The Irish government on Tuesday issued a supporting brief in lawsuit against tech giant Microsoft over the data held on its Dublin-based servers.
“Respect Irish sovereignty,” Ireland told the US court which is hearing a legal dispute over allowing US law enforcement to access email communications possessed by Microsoft in Dublin.
“Ireland respectfully asserts that foreign courts are obliged to respect Irish sovereignty (and that of all other sovereign states) whether or not Ireland is a party or intervener in the proceedings before them,” said an amicus curiae brief which was filed on Tuesday in the US Court of Appeals for the Second Circuit.
The New York authorities have sought accessibility to information stored at Microsoft’s servers in Ireland. The authorities have earlier won a legal case requiring the technology company to provide this information to them.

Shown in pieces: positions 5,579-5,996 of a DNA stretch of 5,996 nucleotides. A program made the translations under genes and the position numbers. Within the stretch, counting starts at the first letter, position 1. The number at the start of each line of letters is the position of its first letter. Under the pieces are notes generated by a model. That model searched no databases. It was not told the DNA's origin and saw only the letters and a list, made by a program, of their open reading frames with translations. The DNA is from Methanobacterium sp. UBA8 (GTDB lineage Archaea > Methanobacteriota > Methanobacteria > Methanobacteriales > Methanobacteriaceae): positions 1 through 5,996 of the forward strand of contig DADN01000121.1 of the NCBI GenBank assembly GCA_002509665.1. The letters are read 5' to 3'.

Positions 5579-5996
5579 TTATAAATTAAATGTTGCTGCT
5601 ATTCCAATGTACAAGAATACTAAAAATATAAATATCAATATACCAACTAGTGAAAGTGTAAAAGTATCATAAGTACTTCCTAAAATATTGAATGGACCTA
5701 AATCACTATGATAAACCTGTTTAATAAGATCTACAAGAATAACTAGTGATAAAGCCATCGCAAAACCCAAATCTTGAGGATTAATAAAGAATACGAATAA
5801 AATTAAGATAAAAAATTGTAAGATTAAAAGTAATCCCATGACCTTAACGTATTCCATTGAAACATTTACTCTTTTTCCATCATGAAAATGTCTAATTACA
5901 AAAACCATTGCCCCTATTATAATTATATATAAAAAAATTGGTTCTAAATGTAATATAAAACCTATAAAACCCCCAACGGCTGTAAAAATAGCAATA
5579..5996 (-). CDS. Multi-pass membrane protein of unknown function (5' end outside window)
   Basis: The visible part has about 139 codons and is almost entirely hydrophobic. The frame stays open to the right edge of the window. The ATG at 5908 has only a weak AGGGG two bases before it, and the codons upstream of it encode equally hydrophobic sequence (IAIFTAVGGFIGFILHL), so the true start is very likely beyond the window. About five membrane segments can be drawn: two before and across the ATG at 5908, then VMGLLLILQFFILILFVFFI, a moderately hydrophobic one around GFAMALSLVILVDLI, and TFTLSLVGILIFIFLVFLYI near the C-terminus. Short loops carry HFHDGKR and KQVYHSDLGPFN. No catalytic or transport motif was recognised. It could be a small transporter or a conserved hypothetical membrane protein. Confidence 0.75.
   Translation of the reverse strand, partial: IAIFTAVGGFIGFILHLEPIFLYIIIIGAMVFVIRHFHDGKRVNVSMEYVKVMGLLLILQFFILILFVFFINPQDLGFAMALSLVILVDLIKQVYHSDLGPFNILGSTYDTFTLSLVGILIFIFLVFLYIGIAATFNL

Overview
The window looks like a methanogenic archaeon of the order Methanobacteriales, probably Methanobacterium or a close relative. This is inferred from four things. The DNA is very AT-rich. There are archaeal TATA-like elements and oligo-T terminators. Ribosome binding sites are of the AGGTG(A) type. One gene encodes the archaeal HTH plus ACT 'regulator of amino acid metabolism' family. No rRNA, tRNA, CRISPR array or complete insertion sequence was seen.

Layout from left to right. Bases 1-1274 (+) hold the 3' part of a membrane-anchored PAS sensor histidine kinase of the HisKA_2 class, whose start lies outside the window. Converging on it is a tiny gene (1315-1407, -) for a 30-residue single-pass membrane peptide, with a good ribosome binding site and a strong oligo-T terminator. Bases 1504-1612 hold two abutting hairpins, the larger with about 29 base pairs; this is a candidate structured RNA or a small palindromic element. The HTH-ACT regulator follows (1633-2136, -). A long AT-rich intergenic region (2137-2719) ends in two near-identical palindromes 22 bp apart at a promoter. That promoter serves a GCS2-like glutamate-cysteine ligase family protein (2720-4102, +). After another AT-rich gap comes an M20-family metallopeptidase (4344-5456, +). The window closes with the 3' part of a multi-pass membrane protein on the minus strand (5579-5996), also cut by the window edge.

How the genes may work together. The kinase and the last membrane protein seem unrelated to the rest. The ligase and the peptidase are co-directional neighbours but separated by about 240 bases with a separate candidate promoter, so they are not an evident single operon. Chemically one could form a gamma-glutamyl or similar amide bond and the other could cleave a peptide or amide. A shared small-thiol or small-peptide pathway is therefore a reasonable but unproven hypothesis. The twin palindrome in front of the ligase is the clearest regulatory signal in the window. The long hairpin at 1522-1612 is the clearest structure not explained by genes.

Meanwhile, Microsoft has appealed the decision along with a number of other companies supporting them for several reasons, including privacy, protection and commercial concerns.
Now, the Irish government has raised its voice in the case in an ‘amicus’ brief, in which it mentions that a foreign court must respect the sovereignty of the nation in such matters, even if there is no direct intervention.
The brief also cited the Mutual Legal Assistance Treaty between the United States and Ireland, saying “the country would be pleased to consider, as expeditiously as possible, a request under the treaty, should one be made.”
The brief also mentioned the instance of an Irish Supreme Court case – Walsh v National Irish Bank (2013) – saying the case may be of relevance to the consideration of the court as it is related to the accessibility of rights to data held in a foreign jurisdiction.
Microsoft Ireland’s managing director Cathriona Hallahan hailed the government, saying the step would indeed “send a strong signal to the US Court about the importance placed on the matters in dispute.”
Brad Smith, Microsoft executive vice president and general counsel, said “the intervention underscores that an international dialogue on this issue is not only necessary but possible.”